Timely Revolutions: On the Timelessness of the Unconscious

Fanny Söderbäck


Julia Kristeva’s work on the concept of revolt is marked by a temporal analysis that takes revolt to be a movement of return into the past that makes possible change, rebirth, and an open future. Such temporal revolt is, according to Kristeva, intimate, in that it touches on unconscious psychic structures and operates on the level of thought and creativity. But Kristeva simultaneously inherits Freud’s notion that the unconscious is timeless. How, I ask, can revolt be defined as a temporal movement of return while at the same time being rooted in timelessness? I examine both Freud’s and Kristeva’s discussions of the timelessness of the unconscious and suggest that it needs to be understood not as non-temporal or outside of time, but rather as a temporal structure that challenges traditional philosophical conceptions of time. As such, the timelessness of the unconscious is far from being yet another instantiation of metaphysical presence. Rather, I see it as offering a challenge to both metaphysical presence and linear time, and indeed as making possible the retrospective movement of return that revolt for Kristeva must be.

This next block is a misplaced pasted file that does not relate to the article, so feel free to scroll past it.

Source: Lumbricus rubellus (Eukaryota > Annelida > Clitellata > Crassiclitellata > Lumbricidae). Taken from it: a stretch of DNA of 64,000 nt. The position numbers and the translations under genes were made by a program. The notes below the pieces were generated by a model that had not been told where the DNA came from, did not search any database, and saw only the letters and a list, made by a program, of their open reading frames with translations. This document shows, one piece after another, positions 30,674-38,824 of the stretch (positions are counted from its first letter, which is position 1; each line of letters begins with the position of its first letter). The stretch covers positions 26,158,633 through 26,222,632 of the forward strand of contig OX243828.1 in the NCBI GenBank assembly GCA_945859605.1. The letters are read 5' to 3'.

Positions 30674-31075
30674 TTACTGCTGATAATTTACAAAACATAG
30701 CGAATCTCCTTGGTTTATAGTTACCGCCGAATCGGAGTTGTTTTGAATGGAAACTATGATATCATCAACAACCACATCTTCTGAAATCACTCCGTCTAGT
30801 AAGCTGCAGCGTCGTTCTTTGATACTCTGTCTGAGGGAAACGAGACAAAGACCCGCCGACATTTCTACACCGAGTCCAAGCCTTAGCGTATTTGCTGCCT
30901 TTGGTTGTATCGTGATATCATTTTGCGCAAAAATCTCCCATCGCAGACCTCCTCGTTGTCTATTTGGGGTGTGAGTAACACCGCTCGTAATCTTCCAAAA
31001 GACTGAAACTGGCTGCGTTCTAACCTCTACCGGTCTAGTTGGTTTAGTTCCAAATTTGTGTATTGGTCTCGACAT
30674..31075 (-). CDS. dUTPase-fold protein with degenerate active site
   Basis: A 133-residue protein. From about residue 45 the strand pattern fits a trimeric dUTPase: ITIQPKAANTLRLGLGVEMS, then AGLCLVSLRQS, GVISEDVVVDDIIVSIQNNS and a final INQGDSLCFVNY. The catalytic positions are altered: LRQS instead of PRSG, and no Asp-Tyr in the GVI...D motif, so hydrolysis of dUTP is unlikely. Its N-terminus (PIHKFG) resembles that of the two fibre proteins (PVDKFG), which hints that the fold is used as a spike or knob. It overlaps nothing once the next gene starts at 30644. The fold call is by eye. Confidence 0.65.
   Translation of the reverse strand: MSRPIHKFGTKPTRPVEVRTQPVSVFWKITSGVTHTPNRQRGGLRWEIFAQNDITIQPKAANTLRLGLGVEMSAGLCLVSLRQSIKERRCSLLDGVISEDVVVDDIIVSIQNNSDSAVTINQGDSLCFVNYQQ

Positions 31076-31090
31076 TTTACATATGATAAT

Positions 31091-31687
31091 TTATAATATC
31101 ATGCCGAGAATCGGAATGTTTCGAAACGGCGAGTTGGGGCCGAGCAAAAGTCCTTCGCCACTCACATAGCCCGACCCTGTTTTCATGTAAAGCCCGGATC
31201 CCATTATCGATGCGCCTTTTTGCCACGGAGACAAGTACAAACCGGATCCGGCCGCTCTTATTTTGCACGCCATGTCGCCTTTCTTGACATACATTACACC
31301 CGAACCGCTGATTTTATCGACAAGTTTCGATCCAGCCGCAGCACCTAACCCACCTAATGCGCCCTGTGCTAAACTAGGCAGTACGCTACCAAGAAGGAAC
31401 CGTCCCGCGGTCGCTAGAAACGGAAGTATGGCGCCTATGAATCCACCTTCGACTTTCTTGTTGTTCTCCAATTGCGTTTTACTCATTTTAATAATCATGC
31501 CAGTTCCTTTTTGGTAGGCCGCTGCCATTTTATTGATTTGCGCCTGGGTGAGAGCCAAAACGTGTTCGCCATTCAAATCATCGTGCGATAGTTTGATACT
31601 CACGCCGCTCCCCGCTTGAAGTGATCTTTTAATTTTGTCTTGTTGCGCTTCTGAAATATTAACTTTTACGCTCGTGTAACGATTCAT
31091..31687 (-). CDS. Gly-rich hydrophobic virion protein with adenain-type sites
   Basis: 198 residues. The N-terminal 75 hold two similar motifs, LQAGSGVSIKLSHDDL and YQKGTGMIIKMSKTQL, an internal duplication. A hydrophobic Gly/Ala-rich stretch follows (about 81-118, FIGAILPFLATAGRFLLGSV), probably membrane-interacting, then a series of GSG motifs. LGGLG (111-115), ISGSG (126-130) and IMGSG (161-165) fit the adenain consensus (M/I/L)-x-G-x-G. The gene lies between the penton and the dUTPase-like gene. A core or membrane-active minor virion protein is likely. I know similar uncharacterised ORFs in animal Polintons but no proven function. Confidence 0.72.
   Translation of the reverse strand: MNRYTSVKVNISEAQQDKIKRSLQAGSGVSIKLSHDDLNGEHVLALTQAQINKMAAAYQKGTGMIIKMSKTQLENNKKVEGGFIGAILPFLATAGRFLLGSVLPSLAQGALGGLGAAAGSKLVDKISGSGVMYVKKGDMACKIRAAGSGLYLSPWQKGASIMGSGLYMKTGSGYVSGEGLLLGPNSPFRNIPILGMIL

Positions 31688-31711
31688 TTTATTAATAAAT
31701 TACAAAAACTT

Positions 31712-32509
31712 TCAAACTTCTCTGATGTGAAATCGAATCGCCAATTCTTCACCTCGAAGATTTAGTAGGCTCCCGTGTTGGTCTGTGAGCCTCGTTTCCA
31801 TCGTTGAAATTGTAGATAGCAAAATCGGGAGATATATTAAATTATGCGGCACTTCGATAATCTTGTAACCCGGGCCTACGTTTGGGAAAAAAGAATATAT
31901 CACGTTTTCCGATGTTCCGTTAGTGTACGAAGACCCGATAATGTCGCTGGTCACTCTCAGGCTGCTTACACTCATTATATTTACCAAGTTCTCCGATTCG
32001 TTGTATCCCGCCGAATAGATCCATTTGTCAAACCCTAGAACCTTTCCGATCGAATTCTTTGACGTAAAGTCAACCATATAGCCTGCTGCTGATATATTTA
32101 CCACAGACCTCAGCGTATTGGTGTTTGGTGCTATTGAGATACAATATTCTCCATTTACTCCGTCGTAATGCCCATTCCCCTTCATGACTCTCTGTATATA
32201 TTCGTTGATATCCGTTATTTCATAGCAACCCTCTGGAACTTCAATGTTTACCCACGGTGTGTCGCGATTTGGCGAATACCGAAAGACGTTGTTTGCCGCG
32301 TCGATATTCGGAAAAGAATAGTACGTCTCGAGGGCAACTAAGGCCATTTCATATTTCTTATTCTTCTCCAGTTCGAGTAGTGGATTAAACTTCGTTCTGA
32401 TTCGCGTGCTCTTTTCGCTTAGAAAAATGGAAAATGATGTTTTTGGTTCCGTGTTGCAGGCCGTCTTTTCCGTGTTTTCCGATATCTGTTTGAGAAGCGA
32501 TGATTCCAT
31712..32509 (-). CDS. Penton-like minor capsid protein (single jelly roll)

Kristeva; Freud, Revolt, Time, Timelessness, Repetition, Unconscious

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DOI: https://doi.org/10.5195/jffp.2014.653

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